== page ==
Why You Should Use Converted Scores for Comparative Purposes

April 28, 2014

By Dan Li 

On the first two pages of an IDEA Diagnostic Form Report for Student Ratings of Instruction, you see three tables presenting your converted averages when compared to other groups, be it the IDEA database, your discipline, or your institution. Instead of the 5-point Likert scale students use to indicate their progress on learning objectives, the tables list whole numbers on a scale of 1 to 100. You already have access to raw and adjusted scores, why should you use converted scores?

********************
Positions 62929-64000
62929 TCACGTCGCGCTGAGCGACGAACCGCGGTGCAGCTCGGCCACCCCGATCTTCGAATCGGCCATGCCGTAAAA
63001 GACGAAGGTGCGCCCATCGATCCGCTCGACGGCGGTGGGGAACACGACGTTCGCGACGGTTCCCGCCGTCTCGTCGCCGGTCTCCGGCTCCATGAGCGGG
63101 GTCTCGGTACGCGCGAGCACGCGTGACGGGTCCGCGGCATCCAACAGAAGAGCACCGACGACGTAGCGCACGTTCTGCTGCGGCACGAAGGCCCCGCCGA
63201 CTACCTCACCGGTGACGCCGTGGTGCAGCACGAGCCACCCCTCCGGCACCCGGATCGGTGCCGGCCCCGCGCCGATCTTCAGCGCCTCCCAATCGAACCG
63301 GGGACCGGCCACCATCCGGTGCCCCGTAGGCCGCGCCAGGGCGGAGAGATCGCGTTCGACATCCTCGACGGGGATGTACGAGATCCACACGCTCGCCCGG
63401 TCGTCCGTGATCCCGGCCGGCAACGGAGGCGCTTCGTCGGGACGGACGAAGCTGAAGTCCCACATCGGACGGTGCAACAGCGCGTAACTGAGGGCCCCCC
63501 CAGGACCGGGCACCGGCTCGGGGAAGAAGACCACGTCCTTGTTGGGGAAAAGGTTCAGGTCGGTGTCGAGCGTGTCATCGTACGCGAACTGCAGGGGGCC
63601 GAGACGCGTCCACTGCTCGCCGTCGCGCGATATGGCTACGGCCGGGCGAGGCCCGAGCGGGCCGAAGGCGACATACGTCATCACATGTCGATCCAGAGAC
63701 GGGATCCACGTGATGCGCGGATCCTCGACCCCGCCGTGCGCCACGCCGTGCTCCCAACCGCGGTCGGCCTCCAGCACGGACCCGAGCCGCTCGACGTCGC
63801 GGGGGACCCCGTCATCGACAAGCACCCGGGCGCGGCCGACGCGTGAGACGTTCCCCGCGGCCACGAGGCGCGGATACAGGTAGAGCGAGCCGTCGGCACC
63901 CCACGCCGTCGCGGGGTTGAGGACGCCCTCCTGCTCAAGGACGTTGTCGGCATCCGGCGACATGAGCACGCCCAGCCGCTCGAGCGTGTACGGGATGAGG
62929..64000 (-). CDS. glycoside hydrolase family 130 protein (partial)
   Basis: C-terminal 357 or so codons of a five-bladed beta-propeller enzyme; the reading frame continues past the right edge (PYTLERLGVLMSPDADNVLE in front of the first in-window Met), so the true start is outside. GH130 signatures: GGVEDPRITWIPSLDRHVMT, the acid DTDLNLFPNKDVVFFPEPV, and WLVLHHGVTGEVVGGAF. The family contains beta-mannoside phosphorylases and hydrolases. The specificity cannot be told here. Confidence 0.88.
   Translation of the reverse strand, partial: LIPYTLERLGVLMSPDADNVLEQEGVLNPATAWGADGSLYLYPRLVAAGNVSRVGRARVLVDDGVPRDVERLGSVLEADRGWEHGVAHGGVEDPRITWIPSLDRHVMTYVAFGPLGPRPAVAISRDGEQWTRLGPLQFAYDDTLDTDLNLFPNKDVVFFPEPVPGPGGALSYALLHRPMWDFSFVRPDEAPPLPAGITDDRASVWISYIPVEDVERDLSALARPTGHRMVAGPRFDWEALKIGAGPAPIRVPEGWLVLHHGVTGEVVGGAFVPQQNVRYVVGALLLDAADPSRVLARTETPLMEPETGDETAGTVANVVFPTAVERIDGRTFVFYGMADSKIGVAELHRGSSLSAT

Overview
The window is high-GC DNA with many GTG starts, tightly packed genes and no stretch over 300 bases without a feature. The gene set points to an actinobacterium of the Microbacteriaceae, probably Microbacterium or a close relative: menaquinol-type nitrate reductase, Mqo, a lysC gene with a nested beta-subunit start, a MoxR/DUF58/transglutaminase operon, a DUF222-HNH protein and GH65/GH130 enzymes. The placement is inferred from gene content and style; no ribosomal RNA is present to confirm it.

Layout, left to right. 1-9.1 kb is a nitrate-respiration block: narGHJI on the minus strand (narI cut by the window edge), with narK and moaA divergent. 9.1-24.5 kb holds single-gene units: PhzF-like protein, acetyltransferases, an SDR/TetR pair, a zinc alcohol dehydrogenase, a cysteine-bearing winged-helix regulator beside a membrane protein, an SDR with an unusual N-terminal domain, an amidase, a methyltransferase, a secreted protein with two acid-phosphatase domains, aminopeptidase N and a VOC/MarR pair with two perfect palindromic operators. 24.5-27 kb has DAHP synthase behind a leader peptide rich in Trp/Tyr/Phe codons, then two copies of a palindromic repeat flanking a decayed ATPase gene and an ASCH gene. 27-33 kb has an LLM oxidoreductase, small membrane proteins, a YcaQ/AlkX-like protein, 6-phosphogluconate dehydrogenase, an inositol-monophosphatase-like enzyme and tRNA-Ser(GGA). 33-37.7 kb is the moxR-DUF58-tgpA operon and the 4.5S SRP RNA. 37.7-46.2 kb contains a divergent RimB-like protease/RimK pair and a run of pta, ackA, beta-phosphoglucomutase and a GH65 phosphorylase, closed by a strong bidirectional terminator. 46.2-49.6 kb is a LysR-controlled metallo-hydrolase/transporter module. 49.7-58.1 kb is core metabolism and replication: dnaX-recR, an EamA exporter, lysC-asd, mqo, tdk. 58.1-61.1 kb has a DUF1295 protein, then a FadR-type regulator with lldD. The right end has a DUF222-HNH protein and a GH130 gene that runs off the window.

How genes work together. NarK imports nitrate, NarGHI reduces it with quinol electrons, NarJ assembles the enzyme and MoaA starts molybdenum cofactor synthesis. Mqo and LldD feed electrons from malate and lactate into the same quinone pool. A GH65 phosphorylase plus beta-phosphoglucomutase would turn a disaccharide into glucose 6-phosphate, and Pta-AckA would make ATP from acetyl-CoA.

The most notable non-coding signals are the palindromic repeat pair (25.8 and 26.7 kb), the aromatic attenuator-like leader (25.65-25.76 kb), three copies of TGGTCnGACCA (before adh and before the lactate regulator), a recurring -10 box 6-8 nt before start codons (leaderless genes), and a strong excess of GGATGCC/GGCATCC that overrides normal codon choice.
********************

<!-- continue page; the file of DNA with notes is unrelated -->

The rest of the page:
The converted scores we use are T scores, which are standardized scores with a mean of 50 and a standard deviation of 10. The main reason we suggest using converted scores for comparative purposes is that standard scores allow direct comparisons between items with different means and standard deviations. The relative rank of a raw score can vary significantly when compared to groups with various distribution characteristics. For example, a raw score of 4.2 is considered excellent if compared to a group with an average of 2.7 and a standard deviation of 1. However, the same score becomes average when compared with a group with a mean of 4.1 and a standard deviation of 2. If we use converted scores in both cases, we can easily see a difference of 14 points (65 vs 51)! Since our research has shown that student-reported progress on learning objectives varies to some extent, converted scores take in account the variance and enable us to make fair comparisons.

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